Source Code

There was a bizarre temporal anomaly when I went to the theatre. They thought it was still three weeks ago and they were still showing all the movies from then. Okay, yeah, I just couldn't face Water for Elephants. I heard someone compare it to Titanic -- the agonizing 1997 version, not the good 1953 version with Clifton Webb and Barbara Stanwyck -- and I got scared.

Even more bizarrely, no one ever uses the phrase "temporal anomaly" in Source Code, even though the plot cries out for it. Jake Gyllenhaal as Captain Colter Stevens mentions time travel, but is quickly and firmly informed that time reassignment would be a better phrase. Probably an even better phrase, at least as far as the Captain is concerned, would be "horribly painful way to spend an afternoon," since he keeps being sent back into the body of a history teacher named Sean Fentriss just in time to get blown up over and over and over.

The Source Code of the title is the brainchild of one Dr. Rutledge (Jeffrey Wright, Felix Leiter of the newer Bond flicks). He's figured out a way, no doubt involving three supercomputers, several billion dollars, and half the electrical power on the west coast, to send someone's consciousness into the body of another, compatible, dead someone to live out the last eight minutes of the second someone's life. Note that compatible here means similar body size and brainwaves and such, not that they might like getting together for coffee.

Christina Warren (Michelle Monaghan, Eagle Eye) wants to get together for coffee with Sean, but he's being slow about asking. They commute to work every day on the same train, and apparently have hit it off, but this day is the day said train gets blown into tiny pieces by a weird-looking bomb. I can't imagine how anyone smuggled that thing onto the train. It's this huge backpack covered with wires and bottles full of stuff, with a cell phone detonator. The evilness of cell phones continues to shock me.

Anyway, there's a bomb and a train car full of people, and Colter has to figure out which one of the latter planted the former. Rutledge and Captain Colleen Goodwin (Vera Farmiga, The Departed), his main contact, explain to him over and over that it's no use trying to stop the bomb, rescue people, or any of that sort of heroic stuff; he's only watching, basically interacting with a simulation to find information. Rutledge and Co. have reason to believe that the train car was only a test, and that the real disaster will happen when a dirty bomb gets set off in the middle of downtown Chicago.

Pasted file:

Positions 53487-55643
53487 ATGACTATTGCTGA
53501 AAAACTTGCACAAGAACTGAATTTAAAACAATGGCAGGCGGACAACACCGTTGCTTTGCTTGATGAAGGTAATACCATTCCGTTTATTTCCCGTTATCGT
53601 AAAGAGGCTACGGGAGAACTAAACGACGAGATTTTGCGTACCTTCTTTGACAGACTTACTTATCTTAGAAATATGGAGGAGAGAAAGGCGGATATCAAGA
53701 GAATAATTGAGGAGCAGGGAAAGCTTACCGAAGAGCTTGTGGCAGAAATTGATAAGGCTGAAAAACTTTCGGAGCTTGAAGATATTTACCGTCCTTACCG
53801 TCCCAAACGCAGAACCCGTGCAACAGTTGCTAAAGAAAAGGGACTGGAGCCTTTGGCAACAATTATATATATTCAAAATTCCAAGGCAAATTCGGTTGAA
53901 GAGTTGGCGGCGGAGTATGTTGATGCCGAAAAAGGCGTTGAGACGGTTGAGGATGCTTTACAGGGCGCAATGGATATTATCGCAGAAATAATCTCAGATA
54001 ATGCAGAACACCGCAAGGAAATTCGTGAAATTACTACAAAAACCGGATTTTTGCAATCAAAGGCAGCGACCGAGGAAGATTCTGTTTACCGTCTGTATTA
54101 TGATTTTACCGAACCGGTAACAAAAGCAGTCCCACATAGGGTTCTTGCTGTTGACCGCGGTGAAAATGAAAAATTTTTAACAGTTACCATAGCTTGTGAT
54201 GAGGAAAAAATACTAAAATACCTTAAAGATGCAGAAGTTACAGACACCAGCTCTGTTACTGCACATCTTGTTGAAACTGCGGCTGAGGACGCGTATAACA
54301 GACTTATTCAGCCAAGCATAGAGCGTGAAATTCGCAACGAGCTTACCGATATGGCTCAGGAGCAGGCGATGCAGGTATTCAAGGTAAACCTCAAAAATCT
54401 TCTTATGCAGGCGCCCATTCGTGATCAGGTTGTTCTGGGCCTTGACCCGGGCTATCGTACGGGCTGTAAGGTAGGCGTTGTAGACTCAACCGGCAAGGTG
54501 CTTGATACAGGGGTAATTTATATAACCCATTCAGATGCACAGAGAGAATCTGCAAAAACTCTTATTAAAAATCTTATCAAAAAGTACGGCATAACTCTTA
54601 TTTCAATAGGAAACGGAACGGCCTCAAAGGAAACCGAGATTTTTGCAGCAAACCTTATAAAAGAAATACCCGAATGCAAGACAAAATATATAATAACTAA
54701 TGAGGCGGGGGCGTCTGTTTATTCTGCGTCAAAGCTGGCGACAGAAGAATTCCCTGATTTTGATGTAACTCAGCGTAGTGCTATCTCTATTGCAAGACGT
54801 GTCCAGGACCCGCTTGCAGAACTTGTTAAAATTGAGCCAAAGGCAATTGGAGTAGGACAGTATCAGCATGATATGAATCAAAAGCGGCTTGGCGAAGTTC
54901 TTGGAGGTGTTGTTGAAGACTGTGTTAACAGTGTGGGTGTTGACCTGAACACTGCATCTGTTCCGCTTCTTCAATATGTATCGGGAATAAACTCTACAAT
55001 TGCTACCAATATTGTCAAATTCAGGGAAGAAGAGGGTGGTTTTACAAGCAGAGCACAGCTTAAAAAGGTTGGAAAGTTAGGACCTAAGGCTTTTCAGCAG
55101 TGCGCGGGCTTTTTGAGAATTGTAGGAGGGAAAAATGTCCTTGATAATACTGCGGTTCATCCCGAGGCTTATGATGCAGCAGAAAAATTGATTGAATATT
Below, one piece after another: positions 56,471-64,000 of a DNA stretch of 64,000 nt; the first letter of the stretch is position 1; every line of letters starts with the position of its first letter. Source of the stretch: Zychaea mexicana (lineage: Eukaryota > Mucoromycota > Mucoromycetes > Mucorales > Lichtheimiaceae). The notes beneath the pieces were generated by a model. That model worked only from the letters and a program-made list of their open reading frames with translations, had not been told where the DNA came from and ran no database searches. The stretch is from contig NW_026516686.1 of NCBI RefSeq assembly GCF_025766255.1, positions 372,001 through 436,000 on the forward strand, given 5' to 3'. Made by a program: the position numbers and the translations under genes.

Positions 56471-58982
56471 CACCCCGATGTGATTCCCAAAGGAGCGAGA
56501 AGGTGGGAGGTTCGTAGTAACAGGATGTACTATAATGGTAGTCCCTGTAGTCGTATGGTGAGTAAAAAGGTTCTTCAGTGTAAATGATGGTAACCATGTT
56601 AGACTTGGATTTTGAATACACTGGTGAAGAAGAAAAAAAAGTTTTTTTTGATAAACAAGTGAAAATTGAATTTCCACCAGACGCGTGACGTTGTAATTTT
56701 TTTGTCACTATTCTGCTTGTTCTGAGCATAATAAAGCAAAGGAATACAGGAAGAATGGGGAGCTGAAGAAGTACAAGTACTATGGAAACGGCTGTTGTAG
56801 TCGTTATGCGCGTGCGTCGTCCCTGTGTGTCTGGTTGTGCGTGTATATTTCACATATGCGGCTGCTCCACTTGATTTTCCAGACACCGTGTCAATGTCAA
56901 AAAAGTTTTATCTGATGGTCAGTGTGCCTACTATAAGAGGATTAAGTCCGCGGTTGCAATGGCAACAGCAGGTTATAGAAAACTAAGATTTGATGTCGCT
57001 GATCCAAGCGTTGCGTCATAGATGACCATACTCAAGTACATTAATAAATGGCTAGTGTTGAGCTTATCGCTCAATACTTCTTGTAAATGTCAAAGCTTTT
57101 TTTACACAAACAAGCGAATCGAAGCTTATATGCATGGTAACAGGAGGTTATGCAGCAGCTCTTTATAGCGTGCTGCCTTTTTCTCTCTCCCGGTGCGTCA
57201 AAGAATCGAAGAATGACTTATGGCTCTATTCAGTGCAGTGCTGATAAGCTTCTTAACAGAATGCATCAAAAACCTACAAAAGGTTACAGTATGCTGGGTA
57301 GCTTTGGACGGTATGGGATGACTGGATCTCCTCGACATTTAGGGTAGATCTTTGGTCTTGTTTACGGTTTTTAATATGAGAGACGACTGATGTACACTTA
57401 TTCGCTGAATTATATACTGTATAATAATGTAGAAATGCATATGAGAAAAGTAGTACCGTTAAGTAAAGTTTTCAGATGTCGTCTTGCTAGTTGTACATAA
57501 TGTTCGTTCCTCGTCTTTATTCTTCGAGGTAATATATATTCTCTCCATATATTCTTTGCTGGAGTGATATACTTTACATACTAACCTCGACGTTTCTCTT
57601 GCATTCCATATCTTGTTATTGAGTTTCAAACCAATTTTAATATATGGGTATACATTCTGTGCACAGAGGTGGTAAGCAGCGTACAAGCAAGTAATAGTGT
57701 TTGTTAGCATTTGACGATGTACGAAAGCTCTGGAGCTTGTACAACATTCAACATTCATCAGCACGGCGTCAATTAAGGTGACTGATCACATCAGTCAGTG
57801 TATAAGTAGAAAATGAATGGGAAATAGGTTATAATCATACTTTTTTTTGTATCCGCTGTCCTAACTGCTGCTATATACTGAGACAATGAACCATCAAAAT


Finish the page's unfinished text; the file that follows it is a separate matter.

It's a little hard for poor Colter to focus, though. First of all, he's designed for that saving lives hero stuff that he keeps being told is irrelevant; second of all, his memory is a little fried and he starts out unsure of why this woman on the train keeps calling him Sean, why he isn't still in Afghanistan with his platoon, and why in the world these people say "irrelevant" so much.

It is, as you might suspect, something like a more violent version of Groundhog Day, with just eight minutes to live again and again instead of an entire day. I shudder to think of having to do all that stuff eight minutes at a time, without even getting to save your progress in between restarts. They wisely start skipping over the worst of the repetition after a while, so you can focus on the weird stuff without those distractions. Parabolic calculus, for instance -- Rutledge mentions this as part of the basis of the Source Code program with absolute conviction, but it isn't real. It sounds impressive, though, doesn't it? And slightly scary.

The group of teenage and twenty-something girls behind me had some trouble with the plot. They stayed through most of the credits trying to figure out what the ending meant. Don't let that scare you, though, since they also had some trouble figuring out where the exit was. I'm not kidding. I heard one or another of them asking that question at least five times. Me, I just followed the exit signs.

Having watched a great deal of both Star Trek and Doctor Who, I'm used to temporal anomalies, even when they're not called that, so the ending didn't particularly throw me. It wasn't exactly a great ending, but it wasn't bad, and it was in general a pretty solid and interesting plot, with some fun characters. It gets a solid four out of five.Watch for comedian Russell Peters as comedian Max Denoff in a neat little part, and of course keep an eye out for the creepy bomb-planter and see how soon you can spot him. And please, shut off all cell phones and other electronic devices while the train is in motion. Yeah, right, like any group of commuters will listen to a request like that.

Image: 
Jake Gyllenhaal vs. The Train. Guess who wins?

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